THURSDAY, April 4 (HealthDay News) -- Most spouses or partners of doctors in the United States are happy with their relationships, according to a new study.

Mayo Clinic researchers conducted a national survey of about 900 spouses or partners of doctors and found that 85 percent said they were satisfied in their relationship. And 80 percent said they would choose a physician spouse or partner again if they could make their choice over.

These rates are similar to those of married adults in the United States overall, the researchers noted.

Among the spouses or partners of doctors, one-fourth are men. Of all study participants, most have jobs outside the home. Of those with jobs, most work 30 hours or more a week and nearly 40 percent work full-time, according to the study, which was published in the March issue of the journal Mayo Clinic Proceedings.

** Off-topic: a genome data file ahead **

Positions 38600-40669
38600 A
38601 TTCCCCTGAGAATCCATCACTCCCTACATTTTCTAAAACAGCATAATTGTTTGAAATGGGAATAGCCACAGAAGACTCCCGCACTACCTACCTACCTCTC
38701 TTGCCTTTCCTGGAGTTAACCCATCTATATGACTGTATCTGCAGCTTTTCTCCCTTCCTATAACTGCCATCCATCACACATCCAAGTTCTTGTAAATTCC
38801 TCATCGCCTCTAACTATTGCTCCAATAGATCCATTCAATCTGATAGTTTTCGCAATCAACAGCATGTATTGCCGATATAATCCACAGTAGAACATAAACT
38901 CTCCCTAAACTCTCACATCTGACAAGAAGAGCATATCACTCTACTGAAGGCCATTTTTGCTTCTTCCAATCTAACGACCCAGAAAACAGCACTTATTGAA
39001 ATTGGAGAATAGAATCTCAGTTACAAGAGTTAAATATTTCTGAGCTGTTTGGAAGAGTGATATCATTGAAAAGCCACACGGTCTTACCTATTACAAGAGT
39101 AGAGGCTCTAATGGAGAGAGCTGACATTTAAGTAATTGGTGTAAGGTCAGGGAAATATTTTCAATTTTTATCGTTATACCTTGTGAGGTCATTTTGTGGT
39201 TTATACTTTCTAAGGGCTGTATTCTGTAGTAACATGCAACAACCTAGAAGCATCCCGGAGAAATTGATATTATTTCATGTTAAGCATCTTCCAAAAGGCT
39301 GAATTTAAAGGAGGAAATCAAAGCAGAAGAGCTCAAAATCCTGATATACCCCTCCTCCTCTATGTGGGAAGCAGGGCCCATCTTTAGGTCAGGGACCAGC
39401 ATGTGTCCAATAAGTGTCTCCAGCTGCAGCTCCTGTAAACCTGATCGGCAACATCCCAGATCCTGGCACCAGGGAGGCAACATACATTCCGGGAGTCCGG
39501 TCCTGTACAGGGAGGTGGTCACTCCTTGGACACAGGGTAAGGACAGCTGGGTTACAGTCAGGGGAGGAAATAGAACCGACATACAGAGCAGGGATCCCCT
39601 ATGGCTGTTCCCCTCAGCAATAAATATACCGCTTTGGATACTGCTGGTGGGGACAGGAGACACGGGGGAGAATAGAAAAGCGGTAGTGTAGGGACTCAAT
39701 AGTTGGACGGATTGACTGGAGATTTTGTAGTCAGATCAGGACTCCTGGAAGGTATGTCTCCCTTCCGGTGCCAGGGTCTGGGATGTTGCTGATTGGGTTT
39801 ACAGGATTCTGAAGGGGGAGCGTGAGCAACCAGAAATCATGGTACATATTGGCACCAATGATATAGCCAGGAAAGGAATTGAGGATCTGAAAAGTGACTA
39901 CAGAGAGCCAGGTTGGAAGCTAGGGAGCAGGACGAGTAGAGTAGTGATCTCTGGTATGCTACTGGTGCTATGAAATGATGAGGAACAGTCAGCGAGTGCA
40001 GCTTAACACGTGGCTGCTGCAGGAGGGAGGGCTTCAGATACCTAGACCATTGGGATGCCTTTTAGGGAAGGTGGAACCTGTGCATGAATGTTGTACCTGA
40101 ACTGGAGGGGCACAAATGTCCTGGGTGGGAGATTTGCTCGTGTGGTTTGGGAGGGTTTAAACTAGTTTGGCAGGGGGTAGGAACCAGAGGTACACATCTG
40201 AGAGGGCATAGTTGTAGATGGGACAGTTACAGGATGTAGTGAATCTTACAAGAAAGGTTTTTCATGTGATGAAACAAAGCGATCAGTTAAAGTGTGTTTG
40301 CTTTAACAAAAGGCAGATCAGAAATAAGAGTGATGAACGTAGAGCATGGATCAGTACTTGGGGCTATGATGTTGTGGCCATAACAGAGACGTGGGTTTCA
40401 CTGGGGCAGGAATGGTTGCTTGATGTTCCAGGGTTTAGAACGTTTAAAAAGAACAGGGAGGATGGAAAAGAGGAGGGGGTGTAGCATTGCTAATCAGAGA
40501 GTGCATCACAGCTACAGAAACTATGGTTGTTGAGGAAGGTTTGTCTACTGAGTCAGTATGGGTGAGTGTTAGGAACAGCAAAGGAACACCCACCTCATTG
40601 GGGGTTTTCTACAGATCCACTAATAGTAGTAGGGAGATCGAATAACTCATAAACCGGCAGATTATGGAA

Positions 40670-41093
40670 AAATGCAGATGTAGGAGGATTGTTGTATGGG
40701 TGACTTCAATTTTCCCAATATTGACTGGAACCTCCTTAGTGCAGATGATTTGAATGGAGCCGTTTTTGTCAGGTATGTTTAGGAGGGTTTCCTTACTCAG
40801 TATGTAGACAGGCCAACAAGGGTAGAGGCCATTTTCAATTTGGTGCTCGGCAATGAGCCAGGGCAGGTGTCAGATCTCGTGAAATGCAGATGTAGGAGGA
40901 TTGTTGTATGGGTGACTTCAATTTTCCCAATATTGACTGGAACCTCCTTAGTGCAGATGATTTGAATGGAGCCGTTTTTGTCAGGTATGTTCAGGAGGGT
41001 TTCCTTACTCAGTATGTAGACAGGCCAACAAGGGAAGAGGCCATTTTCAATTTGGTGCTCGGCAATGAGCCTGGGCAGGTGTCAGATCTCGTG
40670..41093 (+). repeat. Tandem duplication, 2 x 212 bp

Survey respondents' satisfaction was strongly related to the amount of non-sleeping time spent with their physician spouses or partners each day.

On a less-positive note, participants reported that the medical member of the couple frequently came home irritable, too tired to engage in home activities or preoccupied with work.

It's often believed that doctors' personal relationships suffer due to the demanding and consuming nature of their work. But there is little evidence in these survey results to suggest that doctors have lower-quality relationships or are more likely to get divorced, said study first author Dr. Tait Shanafelt.

"The findings challenge a number of stereotypes about physician relationships," Shanafelt said in a Mayo Clinic news release. "While every relationship has challenges, our research shows that on the whole doctors' spouses and partners are extremely happy in their relationships."

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